Bakken Update: Well Spacing Defined, Production Outlined

Includes: APC, CLR, EOG, HES, MRO
by: Michael Filloon

There has been news of some of the bigger players moving rigs out of the Bakken and into other areas that have shorter payback times. Several variables are affecting the Bakken players such as rising costs and lower realized pricing of crude. There is no doubt areas like the Eagle Ford (condensate window) are more productive than the Bakken, but there are more reasons for the moving of rigs by companies like EOG Resources (NYSE:EOG) and Newfield (NYSE:NFX).

When comparing the Bakken to the Eagle Ford, there are reasons to believe Bakken estimates may be quite low from a long term perspective. When an oil producer begins de-risking its acreage, it will drill and complete wells one at a time in different areas until that acreage is held by production. Once this is done, the oil company has the luxury to work its acreage as it sees fit, and in most cases the best acreage will see the bulk of company cap ex. Now that many of the Bakken players have de-risked the majority of its acreage, we are beginning to see a ramp in pad drilling and the number of wells drilled per 640 acres. Well spacing in the Eagle Ford is much tighter than that of the Bakken, but I think we may find that the Bakken/Three Forks may provide spacing in some areas as tight or tighter than that of the Eagle Ford.

Oil producers have been working leaseholds hard to get acreage held by production. After this is accomplished, companies can drill locations in any manner they deem appropriate, and this should create changes in the Bakken shale for 2012. We have already seen some of these changes by the more progressive companies, but now it should be more wide spread.

Bakken areas not as good with respect to production may be put on hold, or in the case of Newfield, who sold 23000 net acres for $276 million to pay for the development of better acreage. Bakken wells have some of the best estimated ultimate recoveries of unconventional oil plays in the United States, but costs are rising putting pressure on the bottom line. Pad drilling can decrease costs significantly, averaging a savings of $500,000/well.

Savings from decreased fraccing days, equipment reduction in mobilization, etc. This is achieved through simultaneous fraccing and plug and perf operations. Zipper fracs also decrease costs through shorter fraccing times. A three well zipper frac using 38 stages decreases time from a one well frac of over 10 days, to just a little over four days. Pad drilling could also shed some light on well spacing.

Oil producers have been busy drilling, completing and documenting results. Most believe the better part of north McKenzie, south Williams, west Mountrail, and northwest Dunn are all very good. This area is believed by most to be able to produce four middle Bakken and four Three Forks wells on 1280 acre spacing. Brigham was the first to come out with an assumption of five and a half middle Bakken and four Three Forks with the use of density drilling. Brigham had also thought it could produce four and a half middle Bakken, with four and a half upper Three Forks wells per location.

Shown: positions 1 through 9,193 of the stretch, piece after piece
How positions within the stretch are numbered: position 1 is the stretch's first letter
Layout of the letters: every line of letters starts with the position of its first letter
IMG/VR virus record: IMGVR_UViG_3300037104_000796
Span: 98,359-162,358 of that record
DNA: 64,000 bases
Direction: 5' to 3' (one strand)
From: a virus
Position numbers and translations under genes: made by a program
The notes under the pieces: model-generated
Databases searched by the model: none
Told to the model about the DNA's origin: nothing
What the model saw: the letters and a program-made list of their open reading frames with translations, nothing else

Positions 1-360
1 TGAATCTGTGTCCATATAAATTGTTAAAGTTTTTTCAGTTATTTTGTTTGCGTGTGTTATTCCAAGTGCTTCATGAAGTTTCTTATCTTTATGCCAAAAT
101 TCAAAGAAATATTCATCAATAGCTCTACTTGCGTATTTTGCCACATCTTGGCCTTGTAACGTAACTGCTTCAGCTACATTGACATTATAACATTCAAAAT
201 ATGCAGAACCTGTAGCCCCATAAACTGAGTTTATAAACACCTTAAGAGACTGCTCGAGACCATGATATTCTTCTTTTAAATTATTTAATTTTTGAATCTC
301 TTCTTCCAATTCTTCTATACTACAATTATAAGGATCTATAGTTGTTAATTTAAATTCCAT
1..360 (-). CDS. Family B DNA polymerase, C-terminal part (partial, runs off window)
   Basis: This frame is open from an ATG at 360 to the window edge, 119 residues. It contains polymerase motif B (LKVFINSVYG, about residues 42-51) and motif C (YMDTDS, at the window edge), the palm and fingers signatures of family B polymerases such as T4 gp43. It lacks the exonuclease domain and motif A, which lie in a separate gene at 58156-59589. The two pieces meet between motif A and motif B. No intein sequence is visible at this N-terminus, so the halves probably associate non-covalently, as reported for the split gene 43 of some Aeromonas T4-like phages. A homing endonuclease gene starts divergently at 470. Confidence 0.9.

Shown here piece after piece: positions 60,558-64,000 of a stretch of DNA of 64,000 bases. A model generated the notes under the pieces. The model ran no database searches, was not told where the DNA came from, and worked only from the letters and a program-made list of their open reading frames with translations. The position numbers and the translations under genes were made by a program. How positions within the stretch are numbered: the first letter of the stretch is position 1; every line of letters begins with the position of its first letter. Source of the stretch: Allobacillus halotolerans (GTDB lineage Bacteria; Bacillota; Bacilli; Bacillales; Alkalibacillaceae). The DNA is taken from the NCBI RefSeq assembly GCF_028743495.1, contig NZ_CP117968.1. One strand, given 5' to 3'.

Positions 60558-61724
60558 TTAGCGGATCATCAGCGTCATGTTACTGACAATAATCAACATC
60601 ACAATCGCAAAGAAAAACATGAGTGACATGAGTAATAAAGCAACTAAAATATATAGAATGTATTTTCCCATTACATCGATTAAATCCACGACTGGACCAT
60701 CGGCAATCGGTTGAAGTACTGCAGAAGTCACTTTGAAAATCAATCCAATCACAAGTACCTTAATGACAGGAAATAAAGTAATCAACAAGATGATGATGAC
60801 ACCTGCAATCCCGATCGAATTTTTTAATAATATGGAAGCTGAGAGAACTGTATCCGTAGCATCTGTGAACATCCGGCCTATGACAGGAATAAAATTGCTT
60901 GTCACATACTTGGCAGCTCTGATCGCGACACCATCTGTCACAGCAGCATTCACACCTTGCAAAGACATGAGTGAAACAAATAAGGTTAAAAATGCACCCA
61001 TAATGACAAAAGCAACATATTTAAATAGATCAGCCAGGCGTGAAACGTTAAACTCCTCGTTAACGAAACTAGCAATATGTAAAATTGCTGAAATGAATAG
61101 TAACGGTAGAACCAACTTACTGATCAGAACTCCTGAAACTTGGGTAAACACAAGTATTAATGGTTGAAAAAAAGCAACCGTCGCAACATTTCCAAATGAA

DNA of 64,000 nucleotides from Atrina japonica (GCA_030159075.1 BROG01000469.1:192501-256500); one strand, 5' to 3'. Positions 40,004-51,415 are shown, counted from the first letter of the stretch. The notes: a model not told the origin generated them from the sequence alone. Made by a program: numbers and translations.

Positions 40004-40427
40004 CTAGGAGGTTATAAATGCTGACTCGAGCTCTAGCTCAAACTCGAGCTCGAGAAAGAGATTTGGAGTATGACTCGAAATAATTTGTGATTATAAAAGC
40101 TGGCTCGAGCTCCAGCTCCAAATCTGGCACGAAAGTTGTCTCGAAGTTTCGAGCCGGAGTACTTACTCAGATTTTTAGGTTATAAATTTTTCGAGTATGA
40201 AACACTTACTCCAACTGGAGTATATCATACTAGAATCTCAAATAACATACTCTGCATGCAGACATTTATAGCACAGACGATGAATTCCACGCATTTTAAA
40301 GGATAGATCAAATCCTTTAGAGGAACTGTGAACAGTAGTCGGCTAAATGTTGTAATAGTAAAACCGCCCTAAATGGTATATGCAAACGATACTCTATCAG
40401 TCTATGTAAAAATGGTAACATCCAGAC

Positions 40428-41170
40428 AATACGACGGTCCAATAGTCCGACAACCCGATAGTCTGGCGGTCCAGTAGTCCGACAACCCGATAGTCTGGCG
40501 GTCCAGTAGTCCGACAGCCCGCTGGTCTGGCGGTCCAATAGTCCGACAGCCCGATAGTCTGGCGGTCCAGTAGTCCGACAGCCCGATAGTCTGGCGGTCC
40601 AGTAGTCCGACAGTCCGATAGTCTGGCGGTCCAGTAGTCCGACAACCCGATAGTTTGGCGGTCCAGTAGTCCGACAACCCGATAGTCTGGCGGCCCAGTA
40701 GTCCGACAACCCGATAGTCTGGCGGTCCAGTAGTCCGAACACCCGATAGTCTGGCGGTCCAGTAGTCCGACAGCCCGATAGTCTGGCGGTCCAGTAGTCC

These types of estimates seem to only be the beginning as companies continue to work from pads and better frac shale to get the most from each acre. Well spacing can be as significant as estimated ultimate recoveries, well costs, and etc. When looking at an acreage, we want to figure the amount of recoverable oil in the ground. An easy way to do this is to take the estimated ultimate recovery (EUR) and multiply by the number locations. Remember to keep in mind the lateral length, as 640 acre laterals, will not produce as much as 1280 acre. There are a few other variables such as the number of stages, and size of choke that will skew these numbers somewhat, so also keep this in mind.

To best show differences based on well spacing I will compare the Eagle Ford, and Bakken. Marathon (NYSE:MRO) is currently working both plays, and is very descriptive as to its estimates. The Eagle Ford shale has an interesting geology with high carbon content that outcrops in a northeast to southwest trending through central Texas. It is 50 miles wide and 400 miles long. It is best identified in three parts, or windows, that also run from the northeast to southwest.

Unlike the Bakken that has very high percentages of oil throughout, the Eagle Ford produces differently from each window. To the southeast is the gas window, and as the name suggests this play is mainly natural gas. It is also the deepest part of the play reaching depths of 14000 feet. The northwestern section is referred to as the oil window. This section produces mostly oil and is very shallow. The Eagle Ford is being drilled at depths around 4000 feet. Sandwiched between the oil and gas windows is the Condensate or "wet gas" window. The Condensate window is much like the other two windows, except it produces a lot of wet and rich gas. A significant amount of oil is also garnered here.